The umbilical cord blood (UCB) can be used for early detection of neonatal diseases. The UCB can be used for early detection of neonatal diseases. Establishing reference intervals is essential for appropriate interpretation of results of laboratory tests using UCB and for correct medical decisions of pediatricians and neonatologists. The use of proper reference intervals provides reliable information to pediatricians and neonatologists; thus, they could make correct medical decisions for neonates. This chapter discussed reference intervals of platelets, lymphocytes, and cardiac biomarkers in UCB according to the Clinical Laboratory Standards Institute guidelines. Except iatrogenic anemia, thrombocytopenia is the most common hematologic abnormality in neonates. Immature platelet fraction is a novel parameter to estimate megakaryopoiesis and can be useful to understand the mechanism of thrombocytopenia, platelet destruction or bone marrow failure, in neonates. Lymphocyte counts, T cell and B cell, can reflect status of immune system in fetus and neonates. Especially Tregs in UCB may contribute to maintain the immune homeostasis in the feto‐maternal relationship, and the presence of Tregs would be essential to prevent immune dysregulation in fetus and neonates. Congenital heart disease or defect is the most common birth defect in newborns. Cardiac biomarkers are essential to evaluate heart function and to give information of myocardial injury, necrosis, or myocardial stretch. There are no current guidelines for their routine use in children.
In clinically suspected urinary tract infections (UTIs), empirical antibiotic treatment is usually started long before the laboratory results of urine culture and antibiogram are available. Although molecular diagnostic approaches are being applied to the diagnosis of many infections, UTIs are generally diagnosed by traditional culture methods. Patient care could greatly benefit from the development of a rapid, accurate, inexpensive test that could be done at patient’s bedside, allowing the practitioner to plan targeted, more effective therapy. Such a test would potentially reduce incorrect or unnecessary use of antibacterial drugs and reduce the emergence of bacterial resistance. In response to this pressing and unmet clinical need, several methods have been developed in the last few years. Among these, the new point-of-care test (POCT) for detecting UTIs named Micro Biological Survey (MBS) UTI CHECK holds promise, as it allows semi-quantitative determination of bacterial load in urine leading to a fast detection of UTIs and to evaluation of bacterial antibiotic susceptibility. This new technology operates through a colorimetric survey performed in low-cost, ready-to-use, disposable vials, in which 1 ml of urine is inoculated without any preliminary treatment and requiring neither specialized personnel nor a specialized equipment.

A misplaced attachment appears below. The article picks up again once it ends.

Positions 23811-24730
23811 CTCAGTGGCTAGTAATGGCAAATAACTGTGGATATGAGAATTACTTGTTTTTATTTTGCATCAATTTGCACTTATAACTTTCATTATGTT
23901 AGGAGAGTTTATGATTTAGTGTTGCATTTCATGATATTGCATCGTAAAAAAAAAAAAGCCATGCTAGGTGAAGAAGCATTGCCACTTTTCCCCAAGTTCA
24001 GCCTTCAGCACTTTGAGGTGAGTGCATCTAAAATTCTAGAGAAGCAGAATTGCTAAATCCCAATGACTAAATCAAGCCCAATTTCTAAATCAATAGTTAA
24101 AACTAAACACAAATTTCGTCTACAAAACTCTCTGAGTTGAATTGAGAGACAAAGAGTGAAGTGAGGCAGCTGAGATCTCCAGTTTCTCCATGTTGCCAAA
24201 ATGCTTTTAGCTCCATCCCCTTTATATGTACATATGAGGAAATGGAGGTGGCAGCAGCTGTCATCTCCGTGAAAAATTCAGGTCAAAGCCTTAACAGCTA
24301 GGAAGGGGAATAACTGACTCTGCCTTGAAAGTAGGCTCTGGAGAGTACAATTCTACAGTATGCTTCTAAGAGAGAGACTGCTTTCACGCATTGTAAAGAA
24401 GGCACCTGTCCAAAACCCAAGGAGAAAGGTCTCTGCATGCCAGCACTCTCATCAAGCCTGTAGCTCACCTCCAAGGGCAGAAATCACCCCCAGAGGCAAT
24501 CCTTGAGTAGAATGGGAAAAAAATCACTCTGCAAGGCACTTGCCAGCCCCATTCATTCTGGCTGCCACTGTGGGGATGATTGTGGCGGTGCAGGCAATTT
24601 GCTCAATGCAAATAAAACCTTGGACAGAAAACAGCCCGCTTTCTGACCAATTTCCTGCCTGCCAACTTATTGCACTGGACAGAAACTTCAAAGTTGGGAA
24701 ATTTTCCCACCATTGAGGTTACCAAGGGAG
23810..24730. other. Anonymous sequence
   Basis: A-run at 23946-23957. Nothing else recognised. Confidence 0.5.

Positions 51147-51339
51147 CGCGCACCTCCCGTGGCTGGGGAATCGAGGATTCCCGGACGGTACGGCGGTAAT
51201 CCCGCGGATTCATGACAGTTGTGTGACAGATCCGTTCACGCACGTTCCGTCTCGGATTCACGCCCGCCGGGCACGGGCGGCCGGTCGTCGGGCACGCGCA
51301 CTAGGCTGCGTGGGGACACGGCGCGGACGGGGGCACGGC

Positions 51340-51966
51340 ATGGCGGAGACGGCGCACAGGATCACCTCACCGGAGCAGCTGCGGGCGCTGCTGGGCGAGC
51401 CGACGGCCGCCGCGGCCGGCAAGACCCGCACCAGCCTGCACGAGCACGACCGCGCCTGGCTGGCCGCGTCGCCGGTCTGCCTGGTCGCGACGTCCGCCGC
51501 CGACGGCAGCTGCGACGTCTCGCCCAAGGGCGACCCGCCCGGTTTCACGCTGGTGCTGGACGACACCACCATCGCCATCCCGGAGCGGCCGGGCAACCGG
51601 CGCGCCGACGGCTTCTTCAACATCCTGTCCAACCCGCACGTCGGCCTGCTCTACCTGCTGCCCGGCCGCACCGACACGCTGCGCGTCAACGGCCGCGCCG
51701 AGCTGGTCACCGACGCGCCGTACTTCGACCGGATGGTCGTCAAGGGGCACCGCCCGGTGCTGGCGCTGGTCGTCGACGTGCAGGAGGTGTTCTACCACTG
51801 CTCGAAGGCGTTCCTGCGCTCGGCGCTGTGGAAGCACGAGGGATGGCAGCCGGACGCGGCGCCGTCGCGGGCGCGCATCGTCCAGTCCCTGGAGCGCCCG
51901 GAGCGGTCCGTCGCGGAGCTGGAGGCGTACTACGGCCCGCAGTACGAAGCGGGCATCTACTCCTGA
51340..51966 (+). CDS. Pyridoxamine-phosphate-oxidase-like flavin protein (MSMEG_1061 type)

Part of the book: Urinary Tract Infection
Sepsis is a global problem in either developing or developed countries and it is expected that the number of patients with sepsis and septic shock will tremendously increase in next decades also because of the antibiotic resistance growing issue worldwide. Criteria for sepsis diagnosis and prognosis have been recently established, but still a further understanding of the role of biomarkers in this setting is needed. Better utilization of biomarkers such as white blood cell count, CRP, lactate, procalcitonin, presepsin and bioadrenomedullin in sepsis patients, a state of the art on how to use them is needed. This review will focus on the actual recognized role of sepsis biomarkers not only for diagnosis purpose but also to improve patients treatment results in order to reduce mortality, hospital length of stay and cost related.
Part of the book: Biomarker